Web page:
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Hotels to gain from higher occupancy

Parul Gupta in New Delhi | October 11, 2003 12:36 IST

Occupancies in hotels across the six main cities are expected to rise sharply during the current financial year with Bangalore leading the way with 86 per cent occupancy compared with just 64 per cent two years back.

It is followed by Mumbai with 72 per cent occupancy despite 1,200 rooms coming into the market in the last 20 months and Delhi with 67 per cent occupancy despite over 200 rooms added in the last one year.
The only exception is Kolkata where occupancies dropped by only 4 per cent, partly because of supply increasing by over 50 per cent.

Interestingly, this upturn has not been fueled by a fall in average room rate (ARR) which in most cases is actually firming up.

Analysts say that since a hotel typically takes around 3-4 years to get operational, there's plenty of time for current hoteliers to make hay before fresh supply comes into the market.

The industry is gung-ho since occupancies are actually looking up to the 1995-97 levels, which were among the best years for the industry.

Those levels in fact prompted developers to look at new projects in several cities in India with New Delhi and Mumbai witnessing maximum development in subsequent years.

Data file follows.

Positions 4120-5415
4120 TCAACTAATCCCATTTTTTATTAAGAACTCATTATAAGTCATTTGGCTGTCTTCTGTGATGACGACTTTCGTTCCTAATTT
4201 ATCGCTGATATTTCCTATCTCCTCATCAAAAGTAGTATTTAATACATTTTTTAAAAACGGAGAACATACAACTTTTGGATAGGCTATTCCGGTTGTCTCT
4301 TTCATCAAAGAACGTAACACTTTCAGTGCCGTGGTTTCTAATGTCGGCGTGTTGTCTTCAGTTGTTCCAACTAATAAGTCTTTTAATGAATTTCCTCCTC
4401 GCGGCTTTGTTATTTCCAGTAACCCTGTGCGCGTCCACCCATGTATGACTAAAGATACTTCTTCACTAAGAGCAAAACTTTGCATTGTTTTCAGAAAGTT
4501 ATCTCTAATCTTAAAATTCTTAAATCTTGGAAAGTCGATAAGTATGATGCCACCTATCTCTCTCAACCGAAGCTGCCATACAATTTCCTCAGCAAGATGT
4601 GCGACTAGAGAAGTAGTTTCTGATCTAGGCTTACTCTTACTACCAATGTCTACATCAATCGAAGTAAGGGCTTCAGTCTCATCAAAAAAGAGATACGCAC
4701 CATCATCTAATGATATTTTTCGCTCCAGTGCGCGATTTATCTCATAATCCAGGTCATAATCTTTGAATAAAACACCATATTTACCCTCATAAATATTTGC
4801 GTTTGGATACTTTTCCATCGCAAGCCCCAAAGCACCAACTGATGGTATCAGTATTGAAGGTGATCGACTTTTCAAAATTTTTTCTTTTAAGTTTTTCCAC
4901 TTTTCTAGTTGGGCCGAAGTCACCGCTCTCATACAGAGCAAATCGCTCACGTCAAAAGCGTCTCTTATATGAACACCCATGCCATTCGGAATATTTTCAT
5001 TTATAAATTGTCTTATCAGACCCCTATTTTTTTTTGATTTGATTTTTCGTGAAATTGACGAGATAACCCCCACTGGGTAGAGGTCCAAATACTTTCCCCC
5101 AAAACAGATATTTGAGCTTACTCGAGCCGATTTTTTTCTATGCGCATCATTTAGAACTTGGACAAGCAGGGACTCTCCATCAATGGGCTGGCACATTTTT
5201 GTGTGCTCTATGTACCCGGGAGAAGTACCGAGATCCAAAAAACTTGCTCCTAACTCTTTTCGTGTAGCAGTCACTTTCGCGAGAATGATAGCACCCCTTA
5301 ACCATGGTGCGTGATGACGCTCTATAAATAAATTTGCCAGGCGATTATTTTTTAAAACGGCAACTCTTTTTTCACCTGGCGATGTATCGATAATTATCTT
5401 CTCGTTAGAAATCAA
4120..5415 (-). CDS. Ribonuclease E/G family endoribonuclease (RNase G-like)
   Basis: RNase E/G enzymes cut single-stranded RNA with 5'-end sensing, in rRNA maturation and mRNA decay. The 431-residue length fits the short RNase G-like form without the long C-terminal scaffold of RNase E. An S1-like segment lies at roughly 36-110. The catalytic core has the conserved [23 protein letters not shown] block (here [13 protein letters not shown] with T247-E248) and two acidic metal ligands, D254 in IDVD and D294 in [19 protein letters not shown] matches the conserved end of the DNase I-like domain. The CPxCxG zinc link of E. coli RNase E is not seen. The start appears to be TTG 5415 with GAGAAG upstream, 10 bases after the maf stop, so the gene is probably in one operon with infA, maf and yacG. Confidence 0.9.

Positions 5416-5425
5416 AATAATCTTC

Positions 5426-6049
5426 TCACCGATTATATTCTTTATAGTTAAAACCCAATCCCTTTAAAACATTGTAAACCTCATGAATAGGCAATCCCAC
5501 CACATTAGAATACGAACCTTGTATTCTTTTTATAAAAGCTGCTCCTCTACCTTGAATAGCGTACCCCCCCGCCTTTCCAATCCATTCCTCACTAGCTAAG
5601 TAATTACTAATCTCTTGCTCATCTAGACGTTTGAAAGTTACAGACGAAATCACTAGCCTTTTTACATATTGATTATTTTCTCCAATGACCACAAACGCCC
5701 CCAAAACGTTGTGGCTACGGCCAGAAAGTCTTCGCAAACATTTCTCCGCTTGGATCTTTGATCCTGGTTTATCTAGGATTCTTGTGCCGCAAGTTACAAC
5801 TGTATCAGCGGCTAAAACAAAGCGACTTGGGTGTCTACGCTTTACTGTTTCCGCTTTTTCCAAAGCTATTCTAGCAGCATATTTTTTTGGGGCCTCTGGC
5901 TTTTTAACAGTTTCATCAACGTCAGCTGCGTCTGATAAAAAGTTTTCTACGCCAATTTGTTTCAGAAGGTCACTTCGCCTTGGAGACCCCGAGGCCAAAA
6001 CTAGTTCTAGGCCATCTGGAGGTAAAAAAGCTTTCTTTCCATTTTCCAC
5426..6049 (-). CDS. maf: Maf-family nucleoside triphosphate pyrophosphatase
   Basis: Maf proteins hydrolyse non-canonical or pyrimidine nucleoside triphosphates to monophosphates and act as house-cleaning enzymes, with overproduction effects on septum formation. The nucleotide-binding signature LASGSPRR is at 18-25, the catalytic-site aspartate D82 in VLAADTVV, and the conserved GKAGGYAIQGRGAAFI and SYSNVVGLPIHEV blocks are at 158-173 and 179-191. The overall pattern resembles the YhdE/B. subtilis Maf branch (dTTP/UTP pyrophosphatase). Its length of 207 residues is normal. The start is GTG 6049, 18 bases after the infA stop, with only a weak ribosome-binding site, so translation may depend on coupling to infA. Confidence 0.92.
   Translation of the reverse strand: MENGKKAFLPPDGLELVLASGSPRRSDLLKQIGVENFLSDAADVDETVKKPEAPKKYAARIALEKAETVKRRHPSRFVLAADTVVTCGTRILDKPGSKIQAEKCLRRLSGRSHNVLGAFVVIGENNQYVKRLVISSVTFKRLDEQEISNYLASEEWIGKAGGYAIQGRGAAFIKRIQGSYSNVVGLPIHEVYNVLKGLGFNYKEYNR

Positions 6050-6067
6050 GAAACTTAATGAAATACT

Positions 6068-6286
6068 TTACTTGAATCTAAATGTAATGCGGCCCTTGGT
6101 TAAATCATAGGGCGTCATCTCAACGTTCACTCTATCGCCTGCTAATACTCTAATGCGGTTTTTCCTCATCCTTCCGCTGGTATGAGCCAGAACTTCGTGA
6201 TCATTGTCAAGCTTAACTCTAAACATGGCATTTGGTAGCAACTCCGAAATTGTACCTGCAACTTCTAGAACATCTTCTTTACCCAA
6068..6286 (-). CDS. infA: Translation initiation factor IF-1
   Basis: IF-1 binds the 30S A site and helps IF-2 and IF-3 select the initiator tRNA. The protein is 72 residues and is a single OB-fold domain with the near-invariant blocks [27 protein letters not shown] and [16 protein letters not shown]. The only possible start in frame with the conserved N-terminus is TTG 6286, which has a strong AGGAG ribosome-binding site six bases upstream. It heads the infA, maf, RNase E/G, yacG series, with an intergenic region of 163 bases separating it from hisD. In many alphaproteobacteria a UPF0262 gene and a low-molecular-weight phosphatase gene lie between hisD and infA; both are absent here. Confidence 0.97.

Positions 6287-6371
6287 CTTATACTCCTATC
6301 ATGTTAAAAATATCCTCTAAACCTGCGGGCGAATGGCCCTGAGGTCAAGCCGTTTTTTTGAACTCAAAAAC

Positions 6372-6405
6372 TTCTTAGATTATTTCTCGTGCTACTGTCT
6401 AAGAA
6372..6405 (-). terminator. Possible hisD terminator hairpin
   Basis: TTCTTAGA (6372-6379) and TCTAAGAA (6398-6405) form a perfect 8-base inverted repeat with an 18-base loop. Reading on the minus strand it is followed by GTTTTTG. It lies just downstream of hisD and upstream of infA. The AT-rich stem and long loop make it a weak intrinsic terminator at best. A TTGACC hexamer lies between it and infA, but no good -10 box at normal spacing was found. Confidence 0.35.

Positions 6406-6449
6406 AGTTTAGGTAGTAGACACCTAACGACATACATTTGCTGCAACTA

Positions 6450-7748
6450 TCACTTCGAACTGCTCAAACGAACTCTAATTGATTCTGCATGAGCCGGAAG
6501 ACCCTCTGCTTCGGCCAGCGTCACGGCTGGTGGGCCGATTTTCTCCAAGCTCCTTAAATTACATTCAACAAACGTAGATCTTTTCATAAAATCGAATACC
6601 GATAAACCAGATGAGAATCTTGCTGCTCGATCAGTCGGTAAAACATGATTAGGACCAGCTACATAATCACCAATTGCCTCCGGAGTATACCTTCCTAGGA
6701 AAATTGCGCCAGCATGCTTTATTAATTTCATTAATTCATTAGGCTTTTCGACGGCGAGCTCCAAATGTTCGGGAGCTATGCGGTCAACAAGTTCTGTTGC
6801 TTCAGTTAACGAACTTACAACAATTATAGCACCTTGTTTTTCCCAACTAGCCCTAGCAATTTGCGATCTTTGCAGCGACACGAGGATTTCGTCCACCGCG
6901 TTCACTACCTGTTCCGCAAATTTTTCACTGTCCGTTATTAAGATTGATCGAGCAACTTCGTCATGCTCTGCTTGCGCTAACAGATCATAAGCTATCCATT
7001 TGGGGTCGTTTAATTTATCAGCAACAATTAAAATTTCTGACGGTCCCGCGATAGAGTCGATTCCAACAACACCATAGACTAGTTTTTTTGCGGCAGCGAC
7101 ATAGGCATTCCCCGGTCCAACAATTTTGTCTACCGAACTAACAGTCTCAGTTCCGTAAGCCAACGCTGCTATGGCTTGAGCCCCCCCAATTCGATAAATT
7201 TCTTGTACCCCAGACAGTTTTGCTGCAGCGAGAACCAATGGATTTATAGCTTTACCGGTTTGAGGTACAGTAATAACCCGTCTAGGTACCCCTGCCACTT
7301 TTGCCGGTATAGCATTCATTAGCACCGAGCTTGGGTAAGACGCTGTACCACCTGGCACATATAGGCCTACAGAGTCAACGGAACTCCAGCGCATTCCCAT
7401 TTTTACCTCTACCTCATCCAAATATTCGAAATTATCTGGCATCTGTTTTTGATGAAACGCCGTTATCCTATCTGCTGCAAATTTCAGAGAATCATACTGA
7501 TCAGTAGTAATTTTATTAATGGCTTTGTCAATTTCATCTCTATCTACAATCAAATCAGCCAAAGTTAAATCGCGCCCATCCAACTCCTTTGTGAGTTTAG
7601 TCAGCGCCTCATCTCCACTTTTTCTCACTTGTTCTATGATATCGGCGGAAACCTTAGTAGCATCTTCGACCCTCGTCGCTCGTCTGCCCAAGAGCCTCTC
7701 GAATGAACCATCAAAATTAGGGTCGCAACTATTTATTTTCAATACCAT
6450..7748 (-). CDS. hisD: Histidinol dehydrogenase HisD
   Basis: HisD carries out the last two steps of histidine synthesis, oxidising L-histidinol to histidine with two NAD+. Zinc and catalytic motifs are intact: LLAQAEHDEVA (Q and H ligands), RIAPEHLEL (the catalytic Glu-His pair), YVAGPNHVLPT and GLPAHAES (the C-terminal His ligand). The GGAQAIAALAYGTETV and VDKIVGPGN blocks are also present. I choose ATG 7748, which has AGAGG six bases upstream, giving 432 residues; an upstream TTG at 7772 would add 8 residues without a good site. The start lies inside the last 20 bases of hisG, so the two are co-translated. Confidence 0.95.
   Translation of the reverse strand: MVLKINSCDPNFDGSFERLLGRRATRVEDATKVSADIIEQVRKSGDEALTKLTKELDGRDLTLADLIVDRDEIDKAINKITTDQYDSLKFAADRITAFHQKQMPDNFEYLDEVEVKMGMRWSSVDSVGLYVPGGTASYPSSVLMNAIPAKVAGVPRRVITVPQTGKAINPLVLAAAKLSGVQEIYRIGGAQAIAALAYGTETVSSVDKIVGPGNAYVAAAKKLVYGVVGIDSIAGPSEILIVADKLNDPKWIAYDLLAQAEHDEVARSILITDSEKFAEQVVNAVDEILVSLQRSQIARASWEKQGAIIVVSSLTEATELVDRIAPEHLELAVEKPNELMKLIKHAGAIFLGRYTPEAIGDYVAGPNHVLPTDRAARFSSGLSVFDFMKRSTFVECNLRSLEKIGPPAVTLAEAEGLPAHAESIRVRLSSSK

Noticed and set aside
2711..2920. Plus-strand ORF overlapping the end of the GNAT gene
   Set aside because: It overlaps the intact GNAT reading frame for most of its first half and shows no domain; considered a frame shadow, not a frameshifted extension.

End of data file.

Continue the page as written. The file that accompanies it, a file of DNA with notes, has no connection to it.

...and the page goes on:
By the time these projects were executed, the hotel industry was passing through a downturn with 2001-02 being the worst year. It was only in early 2003-04 that things have started to look up in several cities.

"With most of the new supply having entered into the market, it will take another 3-4 years for developers to plan and execute additional projects based on the current buoyant market trends. We, therefore, expect cities such as Bangalore, Mumbai and Hyderabad to do exceedingly well in terms of room occupancies in the next few years," Kiran Andicot, consulting and valuation analyst, HVS International, said.

Even the current hoteliers cannot stop beaming when they talk about 100 per cent occupancies on some days. Most of them are expecting the coming winter months to see an average occupancy of over 80 per cent.

A Taj official said the hotels are choc-a-bloc on some days and on a lot of occasions, even senior officials of the Taj group are being turned away.

The trend can be seen with most of the the hotel chains including Oberoi, ITC Hotels, Radisson and Intercontinental.

Small wonder, consultants say the fresh investment will be planned for the sector. The hoteliers agree.

Bharat Hotels chairman and managing director Lalit Suri agreed things were looking optimistic after a long while and that lot of new investments will be planned.

K B Kachru, executive director, RHW Hotel Management Services, which franchises Radisson, Regent and Country Inns brand, says a couple of big investors have shown interest to get into the business and the company is considering new properties in Bangalore and Mumbai.

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